For those of you readers not aware we are in a season of funerals. A season of funerals is the name I have given to those times when we have a number of funerals in a shortened time frame. Sometimes we reach double digits in the course of a few months, sometimes we have a handful in the course of a month or two. Always, these seasons seem to catch us by surprise.

My friend’s question and response acknowledge three things: one, that I am grieving the death of people I love; two, that it is okay I am sad; and three, I am known and loved. Often I hear from others that pastors do not really love the people they serve, and that a good pastor will be able to move quickly through the emotions surrounding a death in the community. I have always disagreed with this idea. I think this is a misunderstanding of the reality of sharing life and ministry with others.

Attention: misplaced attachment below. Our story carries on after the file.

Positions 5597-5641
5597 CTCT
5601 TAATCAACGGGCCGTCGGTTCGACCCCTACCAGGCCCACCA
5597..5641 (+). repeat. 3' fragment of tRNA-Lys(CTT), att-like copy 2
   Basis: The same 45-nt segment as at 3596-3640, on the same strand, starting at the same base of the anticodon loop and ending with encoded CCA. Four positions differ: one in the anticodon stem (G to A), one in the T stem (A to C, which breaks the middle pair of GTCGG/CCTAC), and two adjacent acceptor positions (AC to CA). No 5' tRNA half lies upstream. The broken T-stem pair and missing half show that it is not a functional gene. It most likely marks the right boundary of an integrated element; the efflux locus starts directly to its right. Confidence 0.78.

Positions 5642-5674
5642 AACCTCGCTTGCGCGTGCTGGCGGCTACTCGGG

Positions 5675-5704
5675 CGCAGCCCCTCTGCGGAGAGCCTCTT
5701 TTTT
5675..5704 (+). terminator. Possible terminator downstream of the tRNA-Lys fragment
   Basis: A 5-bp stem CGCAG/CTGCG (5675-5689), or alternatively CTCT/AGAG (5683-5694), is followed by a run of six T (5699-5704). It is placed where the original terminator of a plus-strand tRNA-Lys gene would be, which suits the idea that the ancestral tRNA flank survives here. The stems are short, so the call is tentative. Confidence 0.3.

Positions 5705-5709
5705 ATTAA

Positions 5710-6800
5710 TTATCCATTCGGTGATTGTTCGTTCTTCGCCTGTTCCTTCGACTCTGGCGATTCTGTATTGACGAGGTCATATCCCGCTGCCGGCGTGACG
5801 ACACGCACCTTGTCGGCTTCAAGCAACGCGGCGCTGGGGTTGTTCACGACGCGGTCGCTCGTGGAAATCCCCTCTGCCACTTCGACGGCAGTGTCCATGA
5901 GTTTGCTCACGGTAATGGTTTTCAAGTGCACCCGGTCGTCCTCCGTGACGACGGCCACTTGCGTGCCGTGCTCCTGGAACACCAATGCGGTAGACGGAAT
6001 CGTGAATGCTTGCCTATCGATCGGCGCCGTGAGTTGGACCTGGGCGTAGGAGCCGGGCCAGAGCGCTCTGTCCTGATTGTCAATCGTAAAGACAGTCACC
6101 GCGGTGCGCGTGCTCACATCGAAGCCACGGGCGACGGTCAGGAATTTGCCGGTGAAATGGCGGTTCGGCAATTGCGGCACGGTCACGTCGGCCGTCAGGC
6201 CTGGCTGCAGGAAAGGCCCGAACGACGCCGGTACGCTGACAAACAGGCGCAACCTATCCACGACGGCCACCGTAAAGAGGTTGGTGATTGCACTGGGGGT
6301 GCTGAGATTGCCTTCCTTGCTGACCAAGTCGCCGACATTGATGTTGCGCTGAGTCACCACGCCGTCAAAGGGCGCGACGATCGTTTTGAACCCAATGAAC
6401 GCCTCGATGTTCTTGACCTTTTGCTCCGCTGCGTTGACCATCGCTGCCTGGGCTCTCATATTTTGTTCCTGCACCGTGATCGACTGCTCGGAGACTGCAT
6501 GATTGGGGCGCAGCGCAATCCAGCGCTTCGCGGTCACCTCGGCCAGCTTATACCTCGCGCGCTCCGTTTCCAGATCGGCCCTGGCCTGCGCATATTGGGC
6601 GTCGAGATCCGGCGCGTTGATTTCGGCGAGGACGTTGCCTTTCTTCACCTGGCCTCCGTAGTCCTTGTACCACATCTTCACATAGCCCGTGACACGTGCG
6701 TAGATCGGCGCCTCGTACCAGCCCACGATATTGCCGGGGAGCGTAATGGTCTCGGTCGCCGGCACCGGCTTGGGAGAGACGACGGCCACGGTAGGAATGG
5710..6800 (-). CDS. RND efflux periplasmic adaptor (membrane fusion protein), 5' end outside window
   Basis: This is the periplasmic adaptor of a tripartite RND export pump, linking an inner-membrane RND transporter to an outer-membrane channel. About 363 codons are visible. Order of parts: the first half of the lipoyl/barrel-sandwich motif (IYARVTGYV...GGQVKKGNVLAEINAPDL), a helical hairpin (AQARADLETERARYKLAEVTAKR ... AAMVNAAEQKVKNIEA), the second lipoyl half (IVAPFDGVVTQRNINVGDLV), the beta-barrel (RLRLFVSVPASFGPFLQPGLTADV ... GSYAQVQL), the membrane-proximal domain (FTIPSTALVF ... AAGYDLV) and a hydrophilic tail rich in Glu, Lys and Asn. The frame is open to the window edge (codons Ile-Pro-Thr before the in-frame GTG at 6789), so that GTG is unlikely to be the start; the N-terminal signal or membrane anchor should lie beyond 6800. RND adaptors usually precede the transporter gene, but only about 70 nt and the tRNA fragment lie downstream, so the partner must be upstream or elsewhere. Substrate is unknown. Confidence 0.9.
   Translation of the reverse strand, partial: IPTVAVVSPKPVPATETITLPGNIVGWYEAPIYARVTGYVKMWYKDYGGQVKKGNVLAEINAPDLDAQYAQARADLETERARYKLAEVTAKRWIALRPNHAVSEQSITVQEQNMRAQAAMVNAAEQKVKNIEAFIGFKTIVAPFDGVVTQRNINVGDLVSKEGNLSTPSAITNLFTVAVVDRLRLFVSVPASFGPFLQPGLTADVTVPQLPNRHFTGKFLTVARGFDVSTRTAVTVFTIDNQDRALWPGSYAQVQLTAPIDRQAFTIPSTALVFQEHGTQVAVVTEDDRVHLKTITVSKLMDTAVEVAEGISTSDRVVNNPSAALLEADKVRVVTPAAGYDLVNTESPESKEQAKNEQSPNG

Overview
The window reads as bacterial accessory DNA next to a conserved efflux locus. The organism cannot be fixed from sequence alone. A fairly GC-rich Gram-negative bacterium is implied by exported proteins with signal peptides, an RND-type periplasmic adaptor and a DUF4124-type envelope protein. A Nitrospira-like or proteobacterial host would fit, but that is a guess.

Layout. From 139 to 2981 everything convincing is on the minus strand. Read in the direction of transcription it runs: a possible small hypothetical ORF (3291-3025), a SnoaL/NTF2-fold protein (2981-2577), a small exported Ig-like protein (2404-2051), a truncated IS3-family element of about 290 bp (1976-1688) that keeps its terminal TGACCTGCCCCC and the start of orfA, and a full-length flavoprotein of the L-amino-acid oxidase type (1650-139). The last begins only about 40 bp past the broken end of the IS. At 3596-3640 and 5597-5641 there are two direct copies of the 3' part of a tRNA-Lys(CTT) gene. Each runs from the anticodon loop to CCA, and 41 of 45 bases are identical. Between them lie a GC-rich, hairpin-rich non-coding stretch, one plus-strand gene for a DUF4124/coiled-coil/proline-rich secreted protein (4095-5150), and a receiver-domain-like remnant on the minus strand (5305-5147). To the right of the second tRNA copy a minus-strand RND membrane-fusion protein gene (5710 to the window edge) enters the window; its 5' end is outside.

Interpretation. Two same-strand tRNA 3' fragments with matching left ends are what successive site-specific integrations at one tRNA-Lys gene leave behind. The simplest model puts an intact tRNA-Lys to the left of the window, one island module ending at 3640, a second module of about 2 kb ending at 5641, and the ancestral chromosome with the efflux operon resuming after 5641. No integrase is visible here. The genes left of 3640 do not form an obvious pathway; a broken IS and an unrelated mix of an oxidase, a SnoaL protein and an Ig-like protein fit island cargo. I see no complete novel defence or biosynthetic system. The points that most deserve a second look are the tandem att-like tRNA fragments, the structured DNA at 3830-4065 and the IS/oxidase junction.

The reality is pastors are people who come to love the community God has called them to serve. Pastors grieve along with the community when someone dies, but they also grieve themselves. The longer you live in a community, the more life you share with the community, the more friendships you grow, the more your lives are woven together. The death of someone in that community pulls on a thread, changes the way the tapestry looks, and makes it more noticeable someone else is missing.

My faith assures me I will see those people again, and one day when I can look back on the tapestry of my life I will be able to see how all the people I have encountered, all those threads, have been woven together to create something beautiful and unique. I hold on to that hopeful promise and look forward to that day.